The Giants are, as you say, a dumpster fire.  Their offensive line is, well, offensive.  They have no functioning running backs.  I mean, Brandon Jacobs is starting again, and he runs like a Molina brother. Their defense is the worst it has been in years. They will be lucky to win 4 games this year.  Guess what?  That doesn’t mean they have to trade their QB.  I know it may come as a shock to you, Dr. Dropout, but Teddy Bridgewater is not the answer to the Giants’ problems.  If they had a functioning offensive line, running game, and defense, Eli would look a heck of a lot better than he does.  Exchanging Eli for a pick to take a QB who will have to grow into the role doesn’t fill ANY of those holes.

Trading Hakeem Nicks?  Sure.  Get a mid-round pick for a WR who is a free agent at the end of the season, to fill another hole.  The Giants might even be able to re-sign Nicks after the season.  Oh, Eli isn’t a free agent, though?  I guess that means the salary cap matters.  I’m sure a franchise QB won’t have a large cap hit…oh, it would be $14.85 million?  And the Giants have less than $1.5 million in cap room?  Hmmm, that might complicate matters.  At least the team doesn’t play in/near a city like New York, where the fans would largely crucify (*note – not literally) the front office for the move.  Oh…    Hey, at least Dr. Dropout is only willing to trade him for a guaranteed top-5 pick…what, the Colts’ pick will probably be somewhere in the bottom 1/3 of the first round?  Crap.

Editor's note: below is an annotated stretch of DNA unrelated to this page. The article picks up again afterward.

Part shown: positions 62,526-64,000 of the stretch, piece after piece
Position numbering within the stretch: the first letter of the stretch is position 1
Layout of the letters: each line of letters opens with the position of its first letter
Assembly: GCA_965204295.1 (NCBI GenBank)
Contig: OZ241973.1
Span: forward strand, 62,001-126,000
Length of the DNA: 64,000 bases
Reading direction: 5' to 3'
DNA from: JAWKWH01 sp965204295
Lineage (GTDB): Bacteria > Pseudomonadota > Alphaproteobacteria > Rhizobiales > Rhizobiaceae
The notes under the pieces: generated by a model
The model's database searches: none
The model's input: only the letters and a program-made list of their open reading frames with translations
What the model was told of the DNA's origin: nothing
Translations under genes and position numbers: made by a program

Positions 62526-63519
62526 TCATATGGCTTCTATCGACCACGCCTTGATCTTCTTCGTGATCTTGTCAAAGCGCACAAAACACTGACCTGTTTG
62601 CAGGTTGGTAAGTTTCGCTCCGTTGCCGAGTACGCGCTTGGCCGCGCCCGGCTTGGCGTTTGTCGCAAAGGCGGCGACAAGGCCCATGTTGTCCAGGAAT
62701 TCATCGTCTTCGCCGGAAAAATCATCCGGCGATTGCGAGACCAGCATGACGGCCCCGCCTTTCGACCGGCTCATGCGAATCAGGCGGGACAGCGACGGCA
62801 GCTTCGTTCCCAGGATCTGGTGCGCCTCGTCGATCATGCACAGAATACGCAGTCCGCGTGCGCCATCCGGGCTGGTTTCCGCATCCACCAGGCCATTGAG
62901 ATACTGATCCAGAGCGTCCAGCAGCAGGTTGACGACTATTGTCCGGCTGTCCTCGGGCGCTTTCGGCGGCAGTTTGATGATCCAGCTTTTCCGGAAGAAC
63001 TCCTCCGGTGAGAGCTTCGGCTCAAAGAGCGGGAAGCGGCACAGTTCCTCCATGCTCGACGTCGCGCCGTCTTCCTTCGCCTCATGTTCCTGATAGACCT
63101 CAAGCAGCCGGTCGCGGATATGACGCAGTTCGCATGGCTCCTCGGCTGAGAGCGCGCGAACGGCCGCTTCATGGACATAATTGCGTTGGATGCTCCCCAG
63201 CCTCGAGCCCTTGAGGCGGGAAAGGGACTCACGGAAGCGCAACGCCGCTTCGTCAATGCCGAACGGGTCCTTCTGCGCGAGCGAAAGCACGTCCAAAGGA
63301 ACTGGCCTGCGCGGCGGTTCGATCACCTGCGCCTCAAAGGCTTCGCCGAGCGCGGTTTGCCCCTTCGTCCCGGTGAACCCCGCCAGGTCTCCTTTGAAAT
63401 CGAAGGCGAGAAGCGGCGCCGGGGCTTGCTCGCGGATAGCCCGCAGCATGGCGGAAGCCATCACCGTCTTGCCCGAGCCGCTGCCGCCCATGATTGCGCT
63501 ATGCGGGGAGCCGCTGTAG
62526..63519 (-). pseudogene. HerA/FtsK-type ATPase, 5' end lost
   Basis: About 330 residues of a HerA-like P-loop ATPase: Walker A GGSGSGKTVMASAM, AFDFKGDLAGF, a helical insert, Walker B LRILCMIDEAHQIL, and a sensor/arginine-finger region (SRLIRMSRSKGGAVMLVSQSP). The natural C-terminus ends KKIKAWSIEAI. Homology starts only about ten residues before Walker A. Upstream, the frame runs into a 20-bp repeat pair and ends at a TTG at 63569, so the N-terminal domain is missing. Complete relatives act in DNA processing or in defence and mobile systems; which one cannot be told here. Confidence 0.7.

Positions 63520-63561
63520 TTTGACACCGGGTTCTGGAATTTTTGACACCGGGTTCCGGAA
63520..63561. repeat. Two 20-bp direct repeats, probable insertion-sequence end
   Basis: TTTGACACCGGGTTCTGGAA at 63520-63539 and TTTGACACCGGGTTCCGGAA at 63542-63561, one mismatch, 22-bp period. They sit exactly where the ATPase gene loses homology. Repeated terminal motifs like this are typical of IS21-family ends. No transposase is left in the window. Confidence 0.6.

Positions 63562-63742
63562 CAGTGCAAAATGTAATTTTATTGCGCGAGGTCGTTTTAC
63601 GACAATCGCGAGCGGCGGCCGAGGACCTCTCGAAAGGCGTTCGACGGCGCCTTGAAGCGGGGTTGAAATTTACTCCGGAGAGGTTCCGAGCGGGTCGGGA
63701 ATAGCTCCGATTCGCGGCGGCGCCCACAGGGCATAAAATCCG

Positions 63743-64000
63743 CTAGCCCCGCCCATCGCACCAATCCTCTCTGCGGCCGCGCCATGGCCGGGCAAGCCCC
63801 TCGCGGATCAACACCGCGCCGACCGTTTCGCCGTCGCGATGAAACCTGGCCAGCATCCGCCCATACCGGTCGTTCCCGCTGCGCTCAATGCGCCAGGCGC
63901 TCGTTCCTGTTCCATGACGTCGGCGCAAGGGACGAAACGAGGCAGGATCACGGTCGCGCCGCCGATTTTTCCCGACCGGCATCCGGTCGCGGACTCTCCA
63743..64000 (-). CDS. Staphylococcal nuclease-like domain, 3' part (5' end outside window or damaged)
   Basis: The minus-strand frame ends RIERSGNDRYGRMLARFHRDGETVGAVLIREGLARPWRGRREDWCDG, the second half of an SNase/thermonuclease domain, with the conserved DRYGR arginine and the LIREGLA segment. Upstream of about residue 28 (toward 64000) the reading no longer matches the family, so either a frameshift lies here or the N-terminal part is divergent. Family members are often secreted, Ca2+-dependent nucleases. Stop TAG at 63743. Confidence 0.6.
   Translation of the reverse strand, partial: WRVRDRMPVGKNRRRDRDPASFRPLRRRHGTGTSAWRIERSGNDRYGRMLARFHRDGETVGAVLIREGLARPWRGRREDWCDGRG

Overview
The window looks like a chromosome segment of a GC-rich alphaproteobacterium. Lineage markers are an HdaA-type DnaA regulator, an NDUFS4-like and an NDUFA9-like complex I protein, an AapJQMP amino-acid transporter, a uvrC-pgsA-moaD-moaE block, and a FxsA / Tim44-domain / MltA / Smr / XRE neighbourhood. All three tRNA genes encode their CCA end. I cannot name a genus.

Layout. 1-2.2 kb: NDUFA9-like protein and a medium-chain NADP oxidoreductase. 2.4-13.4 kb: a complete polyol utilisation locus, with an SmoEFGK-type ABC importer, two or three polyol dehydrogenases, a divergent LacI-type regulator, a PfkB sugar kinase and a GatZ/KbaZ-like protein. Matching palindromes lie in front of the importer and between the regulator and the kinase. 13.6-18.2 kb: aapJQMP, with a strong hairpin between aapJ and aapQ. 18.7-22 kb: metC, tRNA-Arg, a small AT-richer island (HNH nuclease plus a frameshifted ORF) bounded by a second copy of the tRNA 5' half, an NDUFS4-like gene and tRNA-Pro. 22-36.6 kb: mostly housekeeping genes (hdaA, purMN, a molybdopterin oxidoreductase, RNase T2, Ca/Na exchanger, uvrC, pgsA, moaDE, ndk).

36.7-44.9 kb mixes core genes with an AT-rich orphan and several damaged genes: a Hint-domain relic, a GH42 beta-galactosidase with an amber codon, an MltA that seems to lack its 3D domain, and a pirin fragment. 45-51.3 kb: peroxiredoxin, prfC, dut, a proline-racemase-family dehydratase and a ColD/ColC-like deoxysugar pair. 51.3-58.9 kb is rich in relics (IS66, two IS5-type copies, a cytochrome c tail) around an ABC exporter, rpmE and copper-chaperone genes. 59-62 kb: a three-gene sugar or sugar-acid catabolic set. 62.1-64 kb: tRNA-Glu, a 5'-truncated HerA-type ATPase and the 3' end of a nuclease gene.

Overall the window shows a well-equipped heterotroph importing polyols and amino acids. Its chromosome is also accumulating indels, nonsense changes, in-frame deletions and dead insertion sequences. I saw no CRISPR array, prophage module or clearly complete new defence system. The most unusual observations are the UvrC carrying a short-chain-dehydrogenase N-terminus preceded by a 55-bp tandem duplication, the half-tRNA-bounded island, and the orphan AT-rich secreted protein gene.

So the franchise QB who has won 2 Super Bowls and is 5 years younger than the Cyborg could be shipped off for a pick used to take his successor, where first-round QB’s have a 50% success rate…or the Giants could keep Eli, rebuild the offensive line, make a couple of smart free agent pickups,and  not take a massive cap hit they can’t afford.  If they want to use a 2nd-4th round pick on a QB to compete with Ryan Nassib (oh, they already drafted a “QB of the future” last year?) to back up and eventually replace Eli, that would not be a bad decision.  But trading the face of your franchise, who likely still has the ability to be a top 12 QB for a couple of additional years, with no valid basis to do that?  I don’t think so.

And that doesn’t even address the fact that installing Curtis Painter as your starting QB behind a suspect offensive line (because you don’t want Ryan Nassib to get PTSD this season) is a surefire way to alienate much of your fan base.  Especially when Jacksonville is much more likely to stay perfect (0-16) and have first choice of QB.  You know the only time Curtis Painter played extended minutes was, as you stated, for the Colts in 2011.  His QB rating for the season?  66.6.  Is Curtis Painter the Anti-Christ?  I don’t know, but the Giants faithful might begin to believe.

In short, Eli stays, and Dr. Dropout hires a capologist for the next discussion.

Moderator: These guys are making me dizzy… I think I’ll make them wrap up. Dizzy

Dr. Dropout, Ph.D: